Summary List Placement
A company with multiple women executives is more likely to be open to change, according to findings published in the Harvard Business Review on Tuesday.
The study looked at several factors to determine the impact of hiring women for C-suite roles on business outcomes, including the rate of appointments by gender; research and development, marketing, and design costs; and company earnings reports.
The research was conducted by Corinne Post, a professor at Lehigh University’s College of Business, Boris Lokshin, an associate professor at Maastricht University, and Chrisophe Boone, a professor at the University of Antwerp.
163 multinational businesses were examined as part of the study. In terms of outcomes, firms saw a shift to risk aversion but an openness to change: “In other words, these organizations increasingly embraced transformation while seeking to reduce the risks associated with it,” said Harvard Business Review.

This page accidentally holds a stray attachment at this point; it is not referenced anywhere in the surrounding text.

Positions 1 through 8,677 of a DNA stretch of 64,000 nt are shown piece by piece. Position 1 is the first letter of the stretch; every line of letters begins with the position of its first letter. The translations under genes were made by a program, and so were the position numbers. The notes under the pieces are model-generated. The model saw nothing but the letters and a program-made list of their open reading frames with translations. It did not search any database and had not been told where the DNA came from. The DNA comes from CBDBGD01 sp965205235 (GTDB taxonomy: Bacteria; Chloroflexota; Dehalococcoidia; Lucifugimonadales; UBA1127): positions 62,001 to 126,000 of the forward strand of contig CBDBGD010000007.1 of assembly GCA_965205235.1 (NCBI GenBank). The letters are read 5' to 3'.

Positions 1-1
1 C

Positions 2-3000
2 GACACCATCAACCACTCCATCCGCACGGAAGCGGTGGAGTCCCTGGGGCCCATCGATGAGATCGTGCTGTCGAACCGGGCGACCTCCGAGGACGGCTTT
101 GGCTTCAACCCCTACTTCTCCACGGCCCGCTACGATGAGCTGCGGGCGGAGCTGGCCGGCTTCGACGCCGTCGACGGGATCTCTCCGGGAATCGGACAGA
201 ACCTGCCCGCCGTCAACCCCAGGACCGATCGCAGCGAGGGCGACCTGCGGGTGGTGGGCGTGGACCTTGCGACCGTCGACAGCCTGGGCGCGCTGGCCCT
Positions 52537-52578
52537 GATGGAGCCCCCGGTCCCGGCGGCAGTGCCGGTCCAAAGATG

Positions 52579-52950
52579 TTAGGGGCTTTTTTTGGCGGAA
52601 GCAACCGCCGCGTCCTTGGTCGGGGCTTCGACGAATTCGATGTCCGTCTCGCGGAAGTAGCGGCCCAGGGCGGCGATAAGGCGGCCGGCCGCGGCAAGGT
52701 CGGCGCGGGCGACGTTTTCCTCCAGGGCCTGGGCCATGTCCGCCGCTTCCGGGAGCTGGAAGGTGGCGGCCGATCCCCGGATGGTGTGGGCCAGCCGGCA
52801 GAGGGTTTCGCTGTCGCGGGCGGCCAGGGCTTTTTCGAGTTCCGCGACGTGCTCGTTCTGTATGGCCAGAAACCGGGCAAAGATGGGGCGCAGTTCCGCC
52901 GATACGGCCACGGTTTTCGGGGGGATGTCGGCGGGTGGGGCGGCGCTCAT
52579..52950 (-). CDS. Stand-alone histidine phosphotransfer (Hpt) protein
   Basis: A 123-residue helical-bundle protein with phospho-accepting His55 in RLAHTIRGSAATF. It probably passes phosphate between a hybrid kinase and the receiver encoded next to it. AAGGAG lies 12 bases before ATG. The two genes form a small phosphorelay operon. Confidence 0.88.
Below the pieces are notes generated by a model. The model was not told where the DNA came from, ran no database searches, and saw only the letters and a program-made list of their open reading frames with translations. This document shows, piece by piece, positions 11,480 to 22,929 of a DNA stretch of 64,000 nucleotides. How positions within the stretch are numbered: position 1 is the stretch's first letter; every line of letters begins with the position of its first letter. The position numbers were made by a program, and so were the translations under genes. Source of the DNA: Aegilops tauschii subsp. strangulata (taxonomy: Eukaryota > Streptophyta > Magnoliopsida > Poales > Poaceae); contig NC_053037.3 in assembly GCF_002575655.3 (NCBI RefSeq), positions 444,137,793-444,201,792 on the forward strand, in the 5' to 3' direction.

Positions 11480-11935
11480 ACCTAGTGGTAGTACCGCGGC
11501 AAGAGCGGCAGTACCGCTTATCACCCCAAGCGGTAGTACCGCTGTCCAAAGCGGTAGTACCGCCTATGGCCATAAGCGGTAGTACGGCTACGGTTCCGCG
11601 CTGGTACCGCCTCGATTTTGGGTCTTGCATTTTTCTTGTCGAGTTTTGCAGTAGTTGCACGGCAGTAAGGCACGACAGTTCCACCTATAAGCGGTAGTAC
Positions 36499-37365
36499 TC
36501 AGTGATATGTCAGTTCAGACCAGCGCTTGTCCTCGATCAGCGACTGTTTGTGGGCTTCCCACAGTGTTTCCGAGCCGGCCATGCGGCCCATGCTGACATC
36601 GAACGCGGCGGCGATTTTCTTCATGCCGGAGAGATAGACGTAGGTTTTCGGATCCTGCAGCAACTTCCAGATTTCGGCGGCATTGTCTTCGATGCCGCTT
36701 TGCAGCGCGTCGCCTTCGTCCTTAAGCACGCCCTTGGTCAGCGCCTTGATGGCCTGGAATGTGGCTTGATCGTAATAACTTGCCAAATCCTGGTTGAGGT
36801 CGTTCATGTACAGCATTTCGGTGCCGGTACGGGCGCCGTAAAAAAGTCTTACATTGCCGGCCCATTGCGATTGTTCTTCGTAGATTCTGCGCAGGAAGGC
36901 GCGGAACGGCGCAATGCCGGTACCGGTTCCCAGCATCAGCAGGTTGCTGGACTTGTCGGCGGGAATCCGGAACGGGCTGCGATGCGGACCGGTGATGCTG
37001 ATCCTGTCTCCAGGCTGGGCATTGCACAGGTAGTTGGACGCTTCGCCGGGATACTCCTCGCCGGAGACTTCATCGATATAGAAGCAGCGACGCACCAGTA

The researchers considered this first outcome to be a shift in the way companies thought about themselves. To quantify that shift, they pointed to a growth in R&D as opposed to mergers and acquisitions.
In effect, some takeovers, which the researchers say “could be described as a more traditionally masculine, proactive approach” gave way to a focus on work on research and new products and strategies within the company. Researchers stated that this change “could be described as a more traditionally feminine, collaborative approach.”
However, to benefit, the study found that women had to be integrated well into management teams. Notably, the study said that C-suite thinking was only impacted when female executives were added to top management teams that already had one or more women.
Researchers pointed to the value of diversity overall in making companies more open to change. Last year, Insider reported that companies were hiring more diversity, equity, and inclusion leaders despite hiring being down overall. Insider also noted that having a diversity, equity, and inclusion team made companies more likely to be perceived as industry leaders.